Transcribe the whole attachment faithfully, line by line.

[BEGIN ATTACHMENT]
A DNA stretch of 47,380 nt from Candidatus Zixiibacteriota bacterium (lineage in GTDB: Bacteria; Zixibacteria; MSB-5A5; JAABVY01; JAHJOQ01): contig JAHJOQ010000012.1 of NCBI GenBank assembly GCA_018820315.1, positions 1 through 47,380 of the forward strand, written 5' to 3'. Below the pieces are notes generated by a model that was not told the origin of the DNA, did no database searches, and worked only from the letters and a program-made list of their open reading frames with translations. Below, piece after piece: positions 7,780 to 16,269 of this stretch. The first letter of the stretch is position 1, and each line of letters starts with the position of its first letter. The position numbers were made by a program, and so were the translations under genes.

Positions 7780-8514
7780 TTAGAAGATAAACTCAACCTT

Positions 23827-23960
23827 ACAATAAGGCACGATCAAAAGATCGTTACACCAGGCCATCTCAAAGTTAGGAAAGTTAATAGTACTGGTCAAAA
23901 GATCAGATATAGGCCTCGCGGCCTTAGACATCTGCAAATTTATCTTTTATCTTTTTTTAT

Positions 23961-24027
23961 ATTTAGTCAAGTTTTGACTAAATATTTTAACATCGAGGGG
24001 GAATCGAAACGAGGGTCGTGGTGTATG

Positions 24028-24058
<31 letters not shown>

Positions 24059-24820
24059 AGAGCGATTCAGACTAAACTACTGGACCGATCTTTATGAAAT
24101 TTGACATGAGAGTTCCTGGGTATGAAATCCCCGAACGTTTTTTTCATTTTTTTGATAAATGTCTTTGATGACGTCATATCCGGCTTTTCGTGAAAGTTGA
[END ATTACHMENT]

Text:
A DNA stretch of 47,380 nt from Candidatus Zixiibacteriota bacterium (lineage in GTDB: Bacteria; Zixibacteria; MSB-5A5; JAABVY01; JAHJOQ01): contig JAHJOQ010000012.1 of NCBI GenBank assembly GCA_018820315.1, positions 1 through 47,380 of the forward strand, written 5' to 3'. Below the pieces are notes generated by a model that was not told the origin of the DNA, did no database searches, and worked only from the letters and a program-made list of their open reading frames with translations. Below, piece after piece: positions 7,780 to 16,269 of this stretch. The first letter of the stretch is position 1, and each line of letters starts with the position of its first letter. The position numbers were made by a program, and so were the translations under genes.

Positions 7780-8514
7780 TTAGAAGATAAACTCAACCTT

Positions 23827-23960
23827 ACAATAAGGCACGATCAAAAGATCGTTACACCAGGCCATCTCAAAGTTAGGAAAGTTAATAGTACTGGTCAAAA
23901 GATCAGATATAGGCCTCGCGGCCTTAGACATCTGCAAATTTATCTTTTATCTTTTTTTAT

Positions 23961-24027
23961 ATTTAGTCAAGTTTTGACTAAATATTTTAACATCGAGGGG
24001 GAATCGAAACGAGGGTCGTGGTGTATG

Positions 24028-24058
<31 letters not shown>

Positions 24059-24820
24059 AGAGCGATTCAGACTAAACTACTGGACCGATCTTTATGAAAT
24101 TTGACATGAGAGTTCCTGGGTATGAAATCCCCGAACGTTTTTTTCATTTTTTTGATAAATGTCTTTGATGACGTCATATCCGGCTTTTCGTGAAAGTTGA